I'm working on The Dralin Trilogy.  It's slightly darker than The Willden Trilogy and set in the city of Dralin.  It's fun to write about the characters and imagine what their lives would be like.  The first book is done and I have a few pages of the second one written.  I really need to get going on it.

I want to get a few more novels written to balance books I charge for vs. books I give away, so the novels are primarily what I'm going to be working on for now.  I'm hoping to write three in the next year.  It's a reasonable goal.  However, I do have a day job *sob* which eats away my time.  I also make it a point to spend time with my family, much to their chagrin.  :D  So if I don't quite make it, that's okay.

It's been a good first year and I look forward to many more. :)

All my best,

John H. Carroll

Wednesday, November 16, 2011

How I became a writer

The beginning - poetry

It started back in 1991.  I was 21 and decided to see if I could write.  I had no clue, honestly.  It seemed the best way to find out was to write something.  I decided to write some poetry for a start, just to see what would happen.

I knew it was pretty bad and that the technical merits were nonexistent.  However, the one thing that did come out well was the image of what I was writing.  The blank page became my canvas and the words my paint.  I wrote quite a few terrible poems that I occasionally torture the readers of this blog with. (insert evil cackle here)

The poems came off and on for a while as I lived my life, picking back up when I met my wife. :)  But other than that, I didn't write much for a long time and nothing serious.  You might be interested to know that those first poems were written on a computer using Wordstar.

First attempt at a book

I started writing the first book, called "Liquid Wyvern" in 2002.  It wasn't very good, but I learned a lot in the attempt.  The first chapter of that book was used as the fabric for "Dralin", my fourth novel.  The second chapter will be my ninth book.  The original chapters work better as outlines for novels rather than as chapters.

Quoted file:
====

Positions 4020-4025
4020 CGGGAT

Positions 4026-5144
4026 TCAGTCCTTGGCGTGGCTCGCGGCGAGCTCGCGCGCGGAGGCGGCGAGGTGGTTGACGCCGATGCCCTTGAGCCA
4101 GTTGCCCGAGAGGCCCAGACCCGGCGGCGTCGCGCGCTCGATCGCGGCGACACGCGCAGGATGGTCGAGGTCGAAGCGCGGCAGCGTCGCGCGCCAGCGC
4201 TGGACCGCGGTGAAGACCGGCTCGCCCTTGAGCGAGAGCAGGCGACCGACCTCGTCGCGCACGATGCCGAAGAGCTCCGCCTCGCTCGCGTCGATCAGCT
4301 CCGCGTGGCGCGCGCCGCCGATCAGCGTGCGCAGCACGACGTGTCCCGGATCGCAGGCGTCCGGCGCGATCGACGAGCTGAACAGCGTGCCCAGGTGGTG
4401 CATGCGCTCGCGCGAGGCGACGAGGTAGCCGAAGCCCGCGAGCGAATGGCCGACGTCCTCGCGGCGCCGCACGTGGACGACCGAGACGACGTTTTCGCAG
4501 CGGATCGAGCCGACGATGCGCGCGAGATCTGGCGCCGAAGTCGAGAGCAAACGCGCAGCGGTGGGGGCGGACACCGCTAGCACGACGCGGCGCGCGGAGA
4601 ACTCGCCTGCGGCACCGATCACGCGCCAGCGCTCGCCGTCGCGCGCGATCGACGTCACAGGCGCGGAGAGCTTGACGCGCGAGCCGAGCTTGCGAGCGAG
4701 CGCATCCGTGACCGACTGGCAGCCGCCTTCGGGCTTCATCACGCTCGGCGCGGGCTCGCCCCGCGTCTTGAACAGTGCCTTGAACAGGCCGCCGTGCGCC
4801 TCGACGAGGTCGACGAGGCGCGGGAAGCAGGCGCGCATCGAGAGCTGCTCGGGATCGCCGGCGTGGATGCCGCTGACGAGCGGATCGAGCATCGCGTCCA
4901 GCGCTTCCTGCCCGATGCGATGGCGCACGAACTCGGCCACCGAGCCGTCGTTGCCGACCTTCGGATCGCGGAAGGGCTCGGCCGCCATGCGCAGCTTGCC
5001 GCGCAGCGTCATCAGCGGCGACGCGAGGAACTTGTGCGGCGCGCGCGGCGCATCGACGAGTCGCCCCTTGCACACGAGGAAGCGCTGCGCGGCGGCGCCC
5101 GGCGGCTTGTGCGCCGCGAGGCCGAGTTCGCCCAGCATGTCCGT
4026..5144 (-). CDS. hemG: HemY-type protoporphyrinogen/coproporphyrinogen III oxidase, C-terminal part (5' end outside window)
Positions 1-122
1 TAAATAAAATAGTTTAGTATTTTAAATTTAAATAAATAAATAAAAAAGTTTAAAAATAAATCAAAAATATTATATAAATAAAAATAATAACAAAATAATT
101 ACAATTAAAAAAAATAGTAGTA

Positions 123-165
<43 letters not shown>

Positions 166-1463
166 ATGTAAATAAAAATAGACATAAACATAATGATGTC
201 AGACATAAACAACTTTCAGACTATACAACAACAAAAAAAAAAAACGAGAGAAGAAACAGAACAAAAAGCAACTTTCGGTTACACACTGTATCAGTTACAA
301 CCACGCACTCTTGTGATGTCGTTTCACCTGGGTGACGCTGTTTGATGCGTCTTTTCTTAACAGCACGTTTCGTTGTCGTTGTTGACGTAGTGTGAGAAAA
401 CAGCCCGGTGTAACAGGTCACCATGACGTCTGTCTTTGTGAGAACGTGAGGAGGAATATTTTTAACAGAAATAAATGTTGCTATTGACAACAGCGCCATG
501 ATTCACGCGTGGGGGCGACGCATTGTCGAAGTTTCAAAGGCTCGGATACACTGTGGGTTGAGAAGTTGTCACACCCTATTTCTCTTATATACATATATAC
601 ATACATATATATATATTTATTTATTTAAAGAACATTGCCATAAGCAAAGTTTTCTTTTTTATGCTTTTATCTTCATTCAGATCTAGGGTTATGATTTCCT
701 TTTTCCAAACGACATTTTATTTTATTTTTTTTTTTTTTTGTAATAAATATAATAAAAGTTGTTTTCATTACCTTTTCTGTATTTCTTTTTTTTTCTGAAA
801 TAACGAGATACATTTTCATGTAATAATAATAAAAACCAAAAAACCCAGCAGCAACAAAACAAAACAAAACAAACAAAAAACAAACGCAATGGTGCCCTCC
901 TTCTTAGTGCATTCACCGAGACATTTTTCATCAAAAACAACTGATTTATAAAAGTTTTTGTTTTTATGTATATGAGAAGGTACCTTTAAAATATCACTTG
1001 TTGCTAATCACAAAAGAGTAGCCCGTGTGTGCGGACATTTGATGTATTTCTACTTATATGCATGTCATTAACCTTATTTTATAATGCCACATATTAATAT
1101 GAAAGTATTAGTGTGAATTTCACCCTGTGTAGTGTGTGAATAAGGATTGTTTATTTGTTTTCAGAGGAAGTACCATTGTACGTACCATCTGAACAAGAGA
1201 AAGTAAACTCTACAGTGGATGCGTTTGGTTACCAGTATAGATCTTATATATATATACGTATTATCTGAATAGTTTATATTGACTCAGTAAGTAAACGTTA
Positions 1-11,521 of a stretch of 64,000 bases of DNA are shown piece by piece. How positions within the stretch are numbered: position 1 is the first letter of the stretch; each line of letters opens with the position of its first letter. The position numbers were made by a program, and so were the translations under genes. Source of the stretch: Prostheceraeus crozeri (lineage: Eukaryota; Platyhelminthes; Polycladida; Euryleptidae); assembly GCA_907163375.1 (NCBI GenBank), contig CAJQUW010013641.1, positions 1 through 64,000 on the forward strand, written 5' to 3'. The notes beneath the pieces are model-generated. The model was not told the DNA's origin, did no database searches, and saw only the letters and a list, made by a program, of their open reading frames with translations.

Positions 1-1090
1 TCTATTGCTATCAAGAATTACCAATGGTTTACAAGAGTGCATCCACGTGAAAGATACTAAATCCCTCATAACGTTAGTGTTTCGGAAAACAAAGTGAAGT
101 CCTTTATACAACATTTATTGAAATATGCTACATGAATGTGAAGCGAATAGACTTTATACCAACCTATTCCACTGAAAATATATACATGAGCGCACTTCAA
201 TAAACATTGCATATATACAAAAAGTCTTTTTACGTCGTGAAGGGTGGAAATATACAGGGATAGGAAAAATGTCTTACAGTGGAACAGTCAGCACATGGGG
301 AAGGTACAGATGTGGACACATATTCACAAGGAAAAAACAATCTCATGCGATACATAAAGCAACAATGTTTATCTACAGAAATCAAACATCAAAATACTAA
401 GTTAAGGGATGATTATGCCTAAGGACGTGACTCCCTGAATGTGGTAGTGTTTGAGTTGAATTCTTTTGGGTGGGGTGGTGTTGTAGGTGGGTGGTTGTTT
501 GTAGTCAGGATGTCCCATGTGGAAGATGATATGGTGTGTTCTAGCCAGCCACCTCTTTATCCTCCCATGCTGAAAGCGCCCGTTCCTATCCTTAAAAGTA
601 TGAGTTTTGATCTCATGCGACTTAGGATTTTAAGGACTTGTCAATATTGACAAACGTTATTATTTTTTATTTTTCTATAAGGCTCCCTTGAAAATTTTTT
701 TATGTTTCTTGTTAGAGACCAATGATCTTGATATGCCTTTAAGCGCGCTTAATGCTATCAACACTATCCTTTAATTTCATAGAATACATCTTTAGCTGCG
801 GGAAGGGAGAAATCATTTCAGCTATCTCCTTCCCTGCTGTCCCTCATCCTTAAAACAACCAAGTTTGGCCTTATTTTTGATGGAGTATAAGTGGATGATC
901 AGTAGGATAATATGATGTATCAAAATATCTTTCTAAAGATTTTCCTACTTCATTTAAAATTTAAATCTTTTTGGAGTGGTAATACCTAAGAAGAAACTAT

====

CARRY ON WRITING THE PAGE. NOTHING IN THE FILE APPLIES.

I made it 40,000 words into the book before setting it aside.  After that, I wrote a couple of short stories, "Blue Haired Alien Girlfriend" and "Test Pilot".  I submitted them to sci-fi magazines where they were rejected.  After publishing "Rojuun", I took a look at them again and realized that they needed massive work, so I fixed them and now give them away for free. :)  They're both fun little sci-fi stories that I enjoyed writing.

Neverwinter Nights

I like playing D&D and computer rpg games.  Baldur's Gate was the first computer game that I played and I loved it.  Then in 2006 I discovered Neverwinter Nights, which has a toolset that can be used to create your own game.  People were making modules, which are separate games.  The cool thing was that they didn't have to fit into established story lines or rules.  There were some true gems out there and I decided to try my hand at it.

Over the next few years, I built two humorous adventure modules, "Resurrection Gone Wrong" and "Resurrection Gone Wronger", both of which made the hall of fame.  Between the two, there is over 350,000 words of dialogue, which is longer than my trilogy!

I learned a lot in the process of building these modules.  It gave me the opportunity to look at writing in different ways.  The biggest thing I learned is writing dialogue.  I've become very good at that aspect of writing.

I also created a character named "Zombie Bob" that has become a bit of a legend in the community.  He added a lot of humor to the module and even a strong story line.

Discovering eBooks

I started thinking about writing again and I did some research.  One of my biggest issues with trying to become an author is that you have to go through an insane process of getting an agent who gets you a publisher, a process that can take years or even decades.  It was something that always discouraged me.

While researching, I discovered Smashwords and Amazon's Kindle Direct Publishing.  It would probably mean never getting a traditional publishing contract, but I decided that would be alright.  At that point I decided it was time to get serious about writing and publishing my books.  It was a decision I do not regret.